Greaves Surveying and Engineering was a specialist support company for the piling industry in the UK, itself a subset of the civil engineering industry. You couldn't be more niche, and, like all my startups I have always struggled to explain to people exactly what we did. In a nutshell, we sold a service, then we moved into equipment rental, and then into bigger equipment rental and other services.

To be fair, 93% of all strategy was set by my father, Lee (maybe some other time I'll write about the joys of working for a family business). But we all have to start somewhere.

What we did well

  1. We talked to our market early and often and found out what they really needed. All of our services were driven by discussions with our customers about their frustrations.
  2. We focused on revenue above all else. There were times when I really wanted a new truck or a fetching new jumpsuit to work in. But none of that would have driven revenue. We avoided spending money on anything that didn't directly improve our service to our customers in a way that resulted in more cash in the bank.
  3. We started with a simple service with low overheads and immediate market need. (A man with a clipboard.)  This established base profitability, and allowed us to later go into plant and equipment that was expensive but more profitable.
  4. We focused on delivery and execution. We were the ones who could do things no one else was willing to do (or capable of doing). We developed loyal customers who stuck with us through thick and thin.

What we did not-so well

  1. As we became more profitable in later years, we didn't reinvest the money in ways that maintained the core business. Instead we opened a series of new ventures. The cash cow died as we focused on bigger things.
  2. We didn't hire the best talent, and poor talent sucked the creativity, culture, and ability dry. This meant the business' core strength (to understand our customers and sell them services that didn't yet exist) didn't ever expand beyond the first three employees, which put a chokehold on the business' growth.
  3. There was no strategy for a downturn in our particular service. All our products were symbiotic, so when there was a downturn in one, everything went down.
  4. We were not in a scaleable industry. The opportunity was too niche (small), and too reliant on manpower.

Conclusion

This was the foundation of most of what I do today. After this experience I vowed that all future startups would be in highly growing and profitable industries, with services or products that were themselves scaleable. I also vowed I would never work in wellington boots again. I went back to school, entering university in 2002.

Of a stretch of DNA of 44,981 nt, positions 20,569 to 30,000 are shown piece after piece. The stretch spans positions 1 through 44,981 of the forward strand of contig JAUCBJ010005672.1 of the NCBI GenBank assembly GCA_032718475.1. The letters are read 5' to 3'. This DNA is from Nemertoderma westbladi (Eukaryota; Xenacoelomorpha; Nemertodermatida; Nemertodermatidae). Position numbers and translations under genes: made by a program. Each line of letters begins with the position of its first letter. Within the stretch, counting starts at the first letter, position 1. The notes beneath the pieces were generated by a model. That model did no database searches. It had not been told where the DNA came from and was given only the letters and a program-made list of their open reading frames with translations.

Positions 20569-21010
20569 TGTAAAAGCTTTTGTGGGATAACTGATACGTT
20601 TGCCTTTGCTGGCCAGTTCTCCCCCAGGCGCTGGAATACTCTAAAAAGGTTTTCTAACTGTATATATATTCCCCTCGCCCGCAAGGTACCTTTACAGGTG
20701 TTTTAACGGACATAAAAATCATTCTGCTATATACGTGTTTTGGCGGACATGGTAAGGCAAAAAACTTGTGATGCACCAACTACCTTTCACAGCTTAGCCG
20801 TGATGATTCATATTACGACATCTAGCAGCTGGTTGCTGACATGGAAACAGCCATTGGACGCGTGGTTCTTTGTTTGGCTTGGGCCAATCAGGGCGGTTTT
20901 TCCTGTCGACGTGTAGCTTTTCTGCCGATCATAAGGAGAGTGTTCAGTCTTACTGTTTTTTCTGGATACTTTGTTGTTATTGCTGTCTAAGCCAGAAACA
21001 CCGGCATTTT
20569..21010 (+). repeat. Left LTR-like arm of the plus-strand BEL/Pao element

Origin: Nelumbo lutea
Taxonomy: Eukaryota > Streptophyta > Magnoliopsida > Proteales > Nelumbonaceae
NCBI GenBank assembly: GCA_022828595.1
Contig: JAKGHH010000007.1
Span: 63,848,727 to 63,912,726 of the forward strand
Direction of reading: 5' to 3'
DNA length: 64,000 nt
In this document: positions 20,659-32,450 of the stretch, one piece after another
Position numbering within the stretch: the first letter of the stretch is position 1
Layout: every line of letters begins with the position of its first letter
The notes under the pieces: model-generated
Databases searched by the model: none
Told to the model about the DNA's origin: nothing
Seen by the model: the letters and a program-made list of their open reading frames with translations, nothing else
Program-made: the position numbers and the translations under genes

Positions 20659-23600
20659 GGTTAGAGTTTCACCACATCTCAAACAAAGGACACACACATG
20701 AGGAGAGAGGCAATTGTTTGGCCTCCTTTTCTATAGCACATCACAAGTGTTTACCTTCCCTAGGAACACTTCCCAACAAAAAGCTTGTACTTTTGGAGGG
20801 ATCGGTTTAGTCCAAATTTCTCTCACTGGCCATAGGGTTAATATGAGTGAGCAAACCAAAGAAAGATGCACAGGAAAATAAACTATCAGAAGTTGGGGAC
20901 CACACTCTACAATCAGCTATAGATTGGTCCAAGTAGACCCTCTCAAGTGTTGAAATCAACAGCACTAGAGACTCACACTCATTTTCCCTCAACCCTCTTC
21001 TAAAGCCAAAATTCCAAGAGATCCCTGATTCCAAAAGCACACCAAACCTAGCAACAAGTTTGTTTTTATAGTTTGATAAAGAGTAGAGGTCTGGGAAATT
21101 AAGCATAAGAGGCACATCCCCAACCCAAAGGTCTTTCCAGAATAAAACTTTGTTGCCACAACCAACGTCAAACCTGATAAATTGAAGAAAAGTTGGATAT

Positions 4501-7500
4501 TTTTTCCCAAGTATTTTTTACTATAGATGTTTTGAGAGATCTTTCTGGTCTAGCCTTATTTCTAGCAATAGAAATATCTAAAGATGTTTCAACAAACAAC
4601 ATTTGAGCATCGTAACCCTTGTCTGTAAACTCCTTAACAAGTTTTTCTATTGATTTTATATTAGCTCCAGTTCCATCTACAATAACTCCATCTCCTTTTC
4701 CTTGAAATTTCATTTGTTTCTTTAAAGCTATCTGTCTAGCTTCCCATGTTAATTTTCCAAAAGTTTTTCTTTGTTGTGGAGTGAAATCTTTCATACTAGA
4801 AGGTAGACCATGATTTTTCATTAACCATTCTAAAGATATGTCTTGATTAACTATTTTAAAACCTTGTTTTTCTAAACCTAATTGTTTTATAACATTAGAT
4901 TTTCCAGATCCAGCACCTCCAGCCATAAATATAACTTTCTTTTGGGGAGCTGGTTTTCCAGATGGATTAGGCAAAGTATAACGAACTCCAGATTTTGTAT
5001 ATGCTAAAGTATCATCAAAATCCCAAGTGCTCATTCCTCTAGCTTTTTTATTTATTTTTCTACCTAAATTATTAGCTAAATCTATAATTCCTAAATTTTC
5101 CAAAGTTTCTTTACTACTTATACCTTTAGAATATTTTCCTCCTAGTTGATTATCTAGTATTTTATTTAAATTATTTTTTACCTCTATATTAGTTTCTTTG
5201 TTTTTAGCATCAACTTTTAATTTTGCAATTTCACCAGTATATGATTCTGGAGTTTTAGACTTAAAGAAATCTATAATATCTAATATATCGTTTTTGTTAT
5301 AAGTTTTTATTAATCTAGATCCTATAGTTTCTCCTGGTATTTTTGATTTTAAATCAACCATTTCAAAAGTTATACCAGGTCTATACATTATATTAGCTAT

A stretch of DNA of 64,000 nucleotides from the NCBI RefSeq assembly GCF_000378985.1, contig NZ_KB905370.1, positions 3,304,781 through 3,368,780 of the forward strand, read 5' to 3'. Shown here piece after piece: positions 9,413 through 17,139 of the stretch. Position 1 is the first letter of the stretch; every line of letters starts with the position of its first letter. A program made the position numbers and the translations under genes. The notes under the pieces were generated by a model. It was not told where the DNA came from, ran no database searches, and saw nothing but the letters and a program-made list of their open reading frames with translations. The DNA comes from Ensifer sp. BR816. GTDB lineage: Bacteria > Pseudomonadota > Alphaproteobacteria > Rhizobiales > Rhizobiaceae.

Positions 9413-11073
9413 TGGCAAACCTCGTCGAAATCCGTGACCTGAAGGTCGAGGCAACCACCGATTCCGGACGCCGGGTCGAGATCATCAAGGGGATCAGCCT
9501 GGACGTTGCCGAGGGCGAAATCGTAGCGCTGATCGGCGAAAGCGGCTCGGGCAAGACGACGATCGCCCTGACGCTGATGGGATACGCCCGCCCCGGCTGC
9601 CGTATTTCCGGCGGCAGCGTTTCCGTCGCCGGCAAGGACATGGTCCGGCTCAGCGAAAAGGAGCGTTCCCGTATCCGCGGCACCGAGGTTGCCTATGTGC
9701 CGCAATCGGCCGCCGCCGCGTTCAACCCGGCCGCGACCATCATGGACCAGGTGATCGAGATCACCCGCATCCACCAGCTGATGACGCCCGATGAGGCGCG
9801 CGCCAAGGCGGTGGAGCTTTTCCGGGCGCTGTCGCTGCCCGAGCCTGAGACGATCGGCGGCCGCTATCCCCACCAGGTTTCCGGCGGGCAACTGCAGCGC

Getting Finance is Votes: Three Keys to Getting Funded

James GreavesComment

How do you get money for your startup? It's a question everyone wants answered. The answer is not where you think it is. It's actually behind you: it lies in the concept of what money is, and why you need it.

Money is not real.

Money is confidence: Money is votes.

So, a better question to ask is, how do I get votes for my startup?

1. First, prove that you are fundable. If people are going to vote for you, they have to like you. (Yes, this leads to huge bias, which Nilofer Merchant explains best.) Traits that VCs are looking for include such terrible things as: do I want to work with this person, do we get along, are we from the same background, can we connect, do we like the same things. Secondly, they include, is this person hard working, are they committed, can they see it through, can they adapt, can they work in a team, do they have energy, can they be taught, and what proof do I have that they will.

2. Now you can talk about your idea. You have to prove this is something that is worth voting for: is it massively scaleable, is it realistic, will it pay off, will I benefit? (Most newbies are so focused on building their dream, they don't care that the investor is reaching their dream too. Get that right and you go a long way to pitching properly.)

3. Finally, you have to prove that now is the right time. If you have the first two you have the investor's attention. Now you have to close a deal. If you can answer "why now" and prove that the time is right, in fact, so right that if you blink you'll miss it, then you have something they will really be excited about.

What ways have you proved that you are the right person, your idea is the right idea, and that now is the right time? What works best?